GUIDES

7 Complex Car Parts Explained Simply

There aren't too many major car parts that aren't damn complicated, but here some of the most important are explained

Physics dictates that where drive shafts are equal lengths in a two-wheel drive car, more torque gets passed to the wheel that’s easiest to turn. In corners that’s usually the inside wheel. It has less weight on it due to centrifugal force, and therefore less grip.

1. Limited-Slip Differential

A limited-slip differential reduces the maximum potential difference in rotational speed between the two wheels, forcing more torque to divert to the wheel with more grip and giving much better traction. The effects can be pretty dramatic when it comes to corner exits, and we love it.

2. Torque Converter

You’ll find them in conventional automatic gearboxes, within a bladed impeller and turbine combo. The assembly is filled with fluid, which is forced from the impeller to the turbine and back in a cycle. On its way back, a part called a stator multiplies the torque produced by the energy of the fluid’s motion, forming the link between engine and the road.

Different stages of engagement within the torque converter allow it to automatically deal with everything from sitting stationary at traffic lights to cruising at high speed. It never fully disengages, though, which is why torque converter automatics ‘creep’ in traffic. Some dual-clutch automatic gearboxes have a similar feature engineered in to mimic torque converters.

3. Engine Head

The engine head, also called the cylinder head, sits on top of the block and encloses the combustion chamber. It’s almost always where you’ll find the valves, the spark plugs and the air and fuel injection systems. In overhead camshaft designs, known as OHC and SOHC for a single camshaft and DOHC for dual overhead camshafts, the camshaft(s) are contained within the cylinder head as well.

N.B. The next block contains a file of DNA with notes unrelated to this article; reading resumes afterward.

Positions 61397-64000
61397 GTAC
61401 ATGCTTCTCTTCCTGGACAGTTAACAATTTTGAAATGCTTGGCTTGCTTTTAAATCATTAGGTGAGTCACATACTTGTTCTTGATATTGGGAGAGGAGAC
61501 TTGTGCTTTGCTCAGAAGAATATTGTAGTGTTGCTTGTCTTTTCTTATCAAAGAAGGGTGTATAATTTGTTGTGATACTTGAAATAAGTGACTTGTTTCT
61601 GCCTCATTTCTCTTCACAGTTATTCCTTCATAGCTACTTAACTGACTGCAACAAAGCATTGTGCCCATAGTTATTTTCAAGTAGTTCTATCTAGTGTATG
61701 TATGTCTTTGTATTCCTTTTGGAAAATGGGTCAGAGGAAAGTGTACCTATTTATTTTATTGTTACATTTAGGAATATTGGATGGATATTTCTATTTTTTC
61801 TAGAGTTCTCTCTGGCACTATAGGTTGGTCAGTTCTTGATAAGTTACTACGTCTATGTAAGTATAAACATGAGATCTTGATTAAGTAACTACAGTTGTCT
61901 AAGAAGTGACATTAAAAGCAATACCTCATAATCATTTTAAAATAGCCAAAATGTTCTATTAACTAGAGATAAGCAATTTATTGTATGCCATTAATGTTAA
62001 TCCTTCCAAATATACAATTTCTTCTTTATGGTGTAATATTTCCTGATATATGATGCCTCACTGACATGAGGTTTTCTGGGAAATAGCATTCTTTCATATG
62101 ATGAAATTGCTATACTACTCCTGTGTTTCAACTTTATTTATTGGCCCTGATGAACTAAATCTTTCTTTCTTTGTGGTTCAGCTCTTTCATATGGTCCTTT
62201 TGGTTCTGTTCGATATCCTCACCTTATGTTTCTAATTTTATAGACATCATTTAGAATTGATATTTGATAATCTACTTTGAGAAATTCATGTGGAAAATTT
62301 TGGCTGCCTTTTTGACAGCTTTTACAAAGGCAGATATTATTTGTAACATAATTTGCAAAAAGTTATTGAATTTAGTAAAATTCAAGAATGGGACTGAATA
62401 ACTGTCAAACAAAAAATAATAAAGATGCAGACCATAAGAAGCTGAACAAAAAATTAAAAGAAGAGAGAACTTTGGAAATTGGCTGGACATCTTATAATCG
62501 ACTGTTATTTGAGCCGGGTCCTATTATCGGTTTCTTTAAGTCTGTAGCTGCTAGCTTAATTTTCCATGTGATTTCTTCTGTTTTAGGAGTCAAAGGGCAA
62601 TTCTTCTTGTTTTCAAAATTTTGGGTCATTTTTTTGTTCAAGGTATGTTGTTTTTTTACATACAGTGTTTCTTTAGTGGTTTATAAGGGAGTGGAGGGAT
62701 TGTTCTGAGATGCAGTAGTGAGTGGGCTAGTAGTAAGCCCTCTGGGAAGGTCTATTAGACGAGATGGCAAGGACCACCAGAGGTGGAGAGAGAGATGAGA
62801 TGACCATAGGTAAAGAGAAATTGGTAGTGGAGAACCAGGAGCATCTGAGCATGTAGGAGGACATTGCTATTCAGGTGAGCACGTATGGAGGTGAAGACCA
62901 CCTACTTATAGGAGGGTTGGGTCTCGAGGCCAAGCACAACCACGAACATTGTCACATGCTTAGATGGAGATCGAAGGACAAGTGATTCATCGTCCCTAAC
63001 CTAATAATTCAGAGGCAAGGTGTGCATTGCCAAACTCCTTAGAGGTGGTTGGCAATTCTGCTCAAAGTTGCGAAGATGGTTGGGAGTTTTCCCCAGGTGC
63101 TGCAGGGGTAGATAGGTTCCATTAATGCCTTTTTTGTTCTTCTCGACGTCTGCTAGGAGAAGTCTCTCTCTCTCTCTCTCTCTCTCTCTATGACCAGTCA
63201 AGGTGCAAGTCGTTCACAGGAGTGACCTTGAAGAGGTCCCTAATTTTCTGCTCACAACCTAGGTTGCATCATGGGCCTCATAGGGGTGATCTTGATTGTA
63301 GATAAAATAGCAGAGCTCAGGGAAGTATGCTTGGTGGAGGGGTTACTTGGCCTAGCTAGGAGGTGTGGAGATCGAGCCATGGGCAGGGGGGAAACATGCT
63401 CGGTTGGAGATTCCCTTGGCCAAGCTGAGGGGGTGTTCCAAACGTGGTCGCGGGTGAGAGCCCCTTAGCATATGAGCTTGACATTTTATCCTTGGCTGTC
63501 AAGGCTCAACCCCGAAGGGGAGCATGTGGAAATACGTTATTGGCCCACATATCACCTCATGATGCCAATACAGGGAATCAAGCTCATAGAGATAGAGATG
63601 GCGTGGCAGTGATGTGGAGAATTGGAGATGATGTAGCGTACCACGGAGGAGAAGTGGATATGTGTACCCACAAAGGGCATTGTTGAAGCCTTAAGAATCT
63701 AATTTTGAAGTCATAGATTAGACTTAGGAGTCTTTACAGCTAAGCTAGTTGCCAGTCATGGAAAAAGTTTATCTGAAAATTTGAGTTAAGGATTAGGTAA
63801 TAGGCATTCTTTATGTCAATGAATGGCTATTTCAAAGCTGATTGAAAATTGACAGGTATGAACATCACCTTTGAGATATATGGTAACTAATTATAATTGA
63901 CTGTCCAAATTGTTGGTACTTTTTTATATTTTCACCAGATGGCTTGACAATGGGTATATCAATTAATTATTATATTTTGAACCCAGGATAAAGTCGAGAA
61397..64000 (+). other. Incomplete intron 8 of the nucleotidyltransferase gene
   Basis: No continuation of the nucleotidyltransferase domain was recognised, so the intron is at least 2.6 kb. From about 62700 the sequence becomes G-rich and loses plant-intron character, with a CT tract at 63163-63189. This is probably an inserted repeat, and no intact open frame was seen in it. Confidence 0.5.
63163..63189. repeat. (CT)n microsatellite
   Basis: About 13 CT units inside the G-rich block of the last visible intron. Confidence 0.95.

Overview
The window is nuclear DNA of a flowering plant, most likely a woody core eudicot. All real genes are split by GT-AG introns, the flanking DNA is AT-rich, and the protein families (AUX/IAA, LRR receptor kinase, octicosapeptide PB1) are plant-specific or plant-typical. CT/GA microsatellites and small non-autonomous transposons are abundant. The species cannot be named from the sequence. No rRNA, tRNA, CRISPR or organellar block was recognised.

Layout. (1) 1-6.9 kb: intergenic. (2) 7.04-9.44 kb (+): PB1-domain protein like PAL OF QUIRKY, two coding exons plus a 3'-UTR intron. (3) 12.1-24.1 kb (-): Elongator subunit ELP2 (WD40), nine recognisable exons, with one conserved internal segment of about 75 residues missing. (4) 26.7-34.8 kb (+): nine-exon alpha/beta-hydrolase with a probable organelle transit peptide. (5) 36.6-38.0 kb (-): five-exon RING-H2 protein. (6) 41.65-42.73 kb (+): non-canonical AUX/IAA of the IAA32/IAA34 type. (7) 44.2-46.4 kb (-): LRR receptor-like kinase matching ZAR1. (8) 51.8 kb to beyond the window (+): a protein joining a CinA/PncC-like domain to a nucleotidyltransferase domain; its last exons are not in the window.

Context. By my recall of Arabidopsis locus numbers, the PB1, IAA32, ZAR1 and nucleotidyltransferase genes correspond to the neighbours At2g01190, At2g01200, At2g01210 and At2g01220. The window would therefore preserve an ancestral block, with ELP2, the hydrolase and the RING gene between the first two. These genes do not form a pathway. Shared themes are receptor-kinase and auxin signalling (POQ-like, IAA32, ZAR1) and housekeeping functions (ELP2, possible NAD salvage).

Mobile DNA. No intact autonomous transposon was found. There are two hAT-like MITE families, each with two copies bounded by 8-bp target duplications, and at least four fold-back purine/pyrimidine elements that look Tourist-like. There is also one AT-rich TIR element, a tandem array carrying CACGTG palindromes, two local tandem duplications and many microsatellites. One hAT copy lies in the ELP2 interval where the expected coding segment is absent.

The exhaust starts here, too. The head seals onto the engine block with a head gasket, which is frequently the part that needs replacing before any other.

4. Turbocharging

If you believe Clarkson, turbochargers are proof that magic exists. While it’s true that what they do for your power and torque figures is pretty amazing, it’s obviously just science. The turbocharger uses a turbine spinning at high speed to force waste exhaust gases back into the engine’s cylinders at high pressures.

This greater quantity of oxygen means more fuel can be injected, and what does more fuel and air per combustion cycle get you? More power, more torque and loads of speed. Most turbochargers take a moment for their turbines to spin up to working speed, though, which is the cause of turbo lag when you push the throttle.

5. Supercharging

We love superchargers because of their instant throttle response, which comes from the fact that they are mechanically driven and powered by the engine itself. That’s why they produce such a glorious whine under acceleration.

They compress air and force it into the cylinders in a not dissimilar way to turbochargers, but the most common types are always spinning at operating speed and feel much more direct. The design’s main problem is inefficiency. A potent supercharger can sap well over 100bhp from the engine just to power itself, reducing the overall gains they can deliver.

6. Carburettors

The appeal of carburettors, or just carbs for short, isn’t limited to the fact that they look awesome. Commonplace before engineers perfected fuel injection, carbs are a much simpler solution to mixing air and fuel for combustion. In a carburetted engine, when the driver pushes the accelerator the carbs open to allow more air flow.

This increase in moving air pressure brings more fuel with it before the mixture is divided between the cylinders. It’s far less precise and much less reliable than fuel injection and needs a choke for cold starts, but the design is much easier to service and repair. There are a number of different types of carburettors, and they are still used in many light aircraft engines.

7. Disc & Drum Brakes

Disc brakes are easy; you can see how they work just by looking at them. A rotating metal or carbon ceramic disc, attached by bolts to a hub, passes between two planes of high-friction material in the form of brake pads held by a caliper. Pressing the brake pedal pushes hydraulic fluid down a pipe and forces the brake pads to grip the disc, slowing the car down. They can be hugely powerful.

Drums are more of a mystery as the braking forces are generated out of sight in a self-contained housing. Brake ‘shoes’ work like pads, but push outwards onto the rotating inner surface of the housing. They can generate good power and are extremely low-maintenance, but struggle with heat build-up and can suffer from dramatic brake fade. That’s why they no longer see use as front brakes in Europe or America.